(b. 1987, Cape Town, South Africa)
Reimagining the history of people of “so-called coloured descent”, one in which they’re led to a promised land free of ignorance and self-hatred, Lady Skollie treads joy, ritual, sex and pain into her paintings, drawings, murals and performances.
Alive with emotional, political, sexual turmoil and loud questioning voices, Lady Skollie’s works depict relationships between godlike figures and flawed mortals singing, grunting, reflecting, gushing. Her characters writhe, twist and dance, queue and hold each other up whether on paper, architecture, or on the new coin that the artist designed for commemorate 25 years of constitutional democracy in South Africa.
Lady Skollie – given name Laura Windvogel – currently lives, works, performs and hustles for centre stage in Johannesburg, South Africa, with storytelling, ink, watercolour, crayon and woodcut printing as her weapons of choice. She describes her own work as ‘fire, ritual, Khoisan’, referring to the Khoisan indigenous people of southern Africa, who have lived in the region for thousands of years and to whom she connects the self-identifying ‘coloured’ community of South Africa – a multiracial group native to the area and distinct from the ‘black’ and ‘white’ population.
The moniker ‘Skollie’ is a widely-used derogatory term to describe a shady character, historically used in South Africa when a person of colour was in a place deemed unsuitable by the white populace. Lady Skollie embraces this shadiness, combining it with an interplay of masculine and feminine energies, creating a space where the disparate parts of her personality are reconciled. The artist explains, “I just like having an alias. You feel like you can take more risks under a pseudonym… there is a psychology behind aliases, a kind of strength that they give you”.
The artist’s work has been exhibited widely at galleries, community spaces and art fair across South Africa as well as in Europe and the USA. In 2017, along with Tschabalala Self and Abe Odedina, the artist contributed artwork for the stage design of a gala performance of The Children’s Monologues, a charitable event directed by Danny Boyle and held at Carnegie Hall in New York City.
Lady Skollie’s persona also exists outside of the artworld circuit appearing on the covers of lifestyle and fashion magazines, and her position as an influencer in South Africa is bolstered by her enthusiastic use of Instagram and connections to brand culture. She has been featured on BBC Africa and CNN International on African Voices, as well as on the BBC World Service’s online and radio series In the Studio. She was included in the 2018 edition of OkayAfrica’s 100 Women, an annual list which honours women in different fields for their achievements and influence.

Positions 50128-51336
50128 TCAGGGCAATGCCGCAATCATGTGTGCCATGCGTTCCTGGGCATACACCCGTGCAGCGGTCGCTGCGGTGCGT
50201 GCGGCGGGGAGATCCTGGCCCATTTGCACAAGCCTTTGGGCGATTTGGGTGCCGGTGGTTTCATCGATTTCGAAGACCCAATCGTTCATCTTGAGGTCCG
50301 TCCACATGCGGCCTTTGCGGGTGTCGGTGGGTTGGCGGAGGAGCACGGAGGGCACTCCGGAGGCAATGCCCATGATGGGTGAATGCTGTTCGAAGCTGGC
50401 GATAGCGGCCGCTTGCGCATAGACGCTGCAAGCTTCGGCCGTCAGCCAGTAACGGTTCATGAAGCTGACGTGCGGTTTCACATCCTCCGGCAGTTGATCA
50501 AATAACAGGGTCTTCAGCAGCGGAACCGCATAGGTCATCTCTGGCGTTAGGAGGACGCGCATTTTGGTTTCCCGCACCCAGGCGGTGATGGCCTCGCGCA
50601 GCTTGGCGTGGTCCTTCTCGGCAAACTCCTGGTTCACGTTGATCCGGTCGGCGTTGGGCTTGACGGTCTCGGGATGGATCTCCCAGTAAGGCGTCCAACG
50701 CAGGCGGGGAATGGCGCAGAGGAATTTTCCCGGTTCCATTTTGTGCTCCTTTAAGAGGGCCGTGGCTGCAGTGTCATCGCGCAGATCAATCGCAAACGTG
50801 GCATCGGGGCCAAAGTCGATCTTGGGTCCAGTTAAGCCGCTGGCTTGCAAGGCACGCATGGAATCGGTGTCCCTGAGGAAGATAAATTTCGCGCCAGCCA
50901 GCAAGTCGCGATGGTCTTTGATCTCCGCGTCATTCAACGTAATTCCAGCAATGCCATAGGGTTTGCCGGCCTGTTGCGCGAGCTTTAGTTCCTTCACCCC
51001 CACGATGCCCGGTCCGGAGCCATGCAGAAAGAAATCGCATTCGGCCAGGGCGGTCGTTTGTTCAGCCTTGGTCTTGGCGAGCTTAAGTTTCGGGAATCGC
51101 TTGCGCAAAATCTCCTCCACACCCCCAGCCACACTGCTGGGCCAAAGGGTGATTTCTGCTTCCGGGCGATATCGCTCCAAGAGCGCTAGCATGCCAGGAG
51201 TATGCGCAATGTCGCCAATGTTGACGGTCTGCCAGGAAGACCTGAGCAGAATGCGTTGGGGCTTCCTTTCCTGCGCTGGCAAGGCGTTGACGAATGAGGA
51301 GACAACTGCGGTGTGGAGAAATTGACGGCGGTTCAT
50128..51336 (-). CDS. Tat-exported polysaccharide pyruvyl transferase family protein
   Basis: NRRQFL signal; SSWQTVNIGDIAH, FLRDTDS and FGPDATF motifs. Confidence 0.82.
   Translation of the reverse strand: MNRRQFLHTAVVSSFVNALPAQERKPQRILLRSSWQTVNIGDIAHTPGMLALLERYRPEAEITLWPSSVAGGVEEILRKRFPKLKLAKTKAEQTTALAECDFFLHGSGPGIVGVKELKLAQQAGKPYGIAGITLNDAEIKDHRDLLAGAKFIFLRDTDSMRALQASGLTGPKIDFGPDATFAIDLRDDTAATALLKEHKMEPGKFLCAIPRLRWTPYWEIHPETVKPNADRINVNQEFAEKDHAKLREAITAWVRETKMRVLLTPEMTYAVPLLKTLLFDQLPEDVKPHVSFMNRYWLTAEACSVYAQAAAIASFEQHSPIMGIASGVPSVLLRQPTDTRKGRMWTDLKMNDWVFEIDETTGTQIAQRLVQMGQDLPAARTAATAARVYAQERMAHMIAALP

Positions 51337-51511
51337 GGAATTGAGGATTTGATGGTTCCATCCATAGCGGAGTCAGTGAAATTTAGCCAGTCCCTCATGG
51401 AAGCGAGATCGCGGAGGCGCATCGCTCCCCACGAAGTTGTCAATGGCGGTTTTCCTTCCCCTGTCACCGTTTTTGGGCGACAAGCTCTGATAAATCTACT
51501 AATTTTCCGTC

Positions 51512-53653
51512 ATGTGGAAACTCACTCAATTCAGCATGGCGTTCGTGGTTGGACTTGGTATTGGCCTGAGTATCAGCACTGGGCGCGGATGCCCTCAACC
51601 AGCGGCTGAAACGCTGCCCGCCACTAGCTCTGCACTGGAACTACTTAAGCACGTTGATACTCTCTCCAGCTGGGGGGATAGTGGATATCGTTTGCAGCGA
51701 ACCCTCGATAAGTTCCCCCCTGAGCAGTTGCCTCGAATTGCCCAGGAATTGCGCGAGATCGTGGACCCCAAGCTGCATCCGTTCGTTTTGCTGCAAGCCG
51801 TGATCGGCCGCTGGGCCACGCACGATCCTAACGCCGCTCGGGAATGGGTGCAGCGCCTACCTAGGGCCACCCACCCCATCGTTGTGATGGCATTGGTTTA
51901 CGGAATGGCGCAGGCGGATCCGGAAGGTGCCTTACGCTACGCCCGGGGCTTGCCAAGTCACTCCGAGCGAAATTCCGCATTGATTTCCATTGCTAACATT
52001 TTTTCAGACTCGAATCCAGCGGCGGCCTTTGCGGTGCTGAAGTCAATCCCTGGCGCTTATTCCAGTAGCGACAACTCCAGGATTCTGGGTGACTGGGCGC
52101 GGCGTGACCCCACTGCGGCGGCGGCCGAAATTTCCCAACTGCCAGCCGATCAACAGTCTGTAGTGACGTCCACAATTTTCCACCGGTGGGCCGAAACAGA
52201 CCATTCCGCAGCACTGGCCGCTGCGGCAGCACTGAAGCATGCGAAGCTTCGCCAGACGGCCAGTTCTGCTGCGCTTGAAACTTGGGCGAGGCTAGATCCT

2019 Good & Evil, Everard Read CIRCA, Johannesburg, South Africa
Weakest Link, Eastside Projects, Birmingham, UK
2017 Lust Politics, Tyburn Gallery, London, UK
Fire with Fire, solo stand at FNB Joburg Art Fair, Johannesburg, South Africa
Mating Dance, solo stand at AKAA Art Fair, Paris, France
Hottentot $kollie, Tomorrows/Today, Investec Cape Town Art Fair, Cape Town, South Africa
2015 One-Night, WorldArt Gallery, Cape Town, South Africa
2015 Vroeg Ryp, Vroeg Vrot, RAMP Project, Stevenson Gallery, Johannesburg, South Africa
2014 Skattie Celebrates Series, Association for Visual Arts Gallery, Cape Town, South Africa
SELECTED GROUP EXHIBITIONS
Old Masters / New Realities: Gerard Sekoto x Lady Skollie, TMRW Gallery, Johannesburg, South Africa
This is the Gallery and the Gallery is Many Things X at Eastside Projects, Birmingham, UK
Close: Proximity, Intimacy, Tension, Johannesburg Art Gallery, Johannesburg, South Africa
Right at the Equator, Depart Foundation, Malibu, CA, USA
Investec Cape Town Art Fair, with Tyburn Gallery, Cape Town, South Africa
1:54 Fair, with Tyburn Gallery, London, UK
SEX, Stevenson Gallery, Johannesburg, South Africa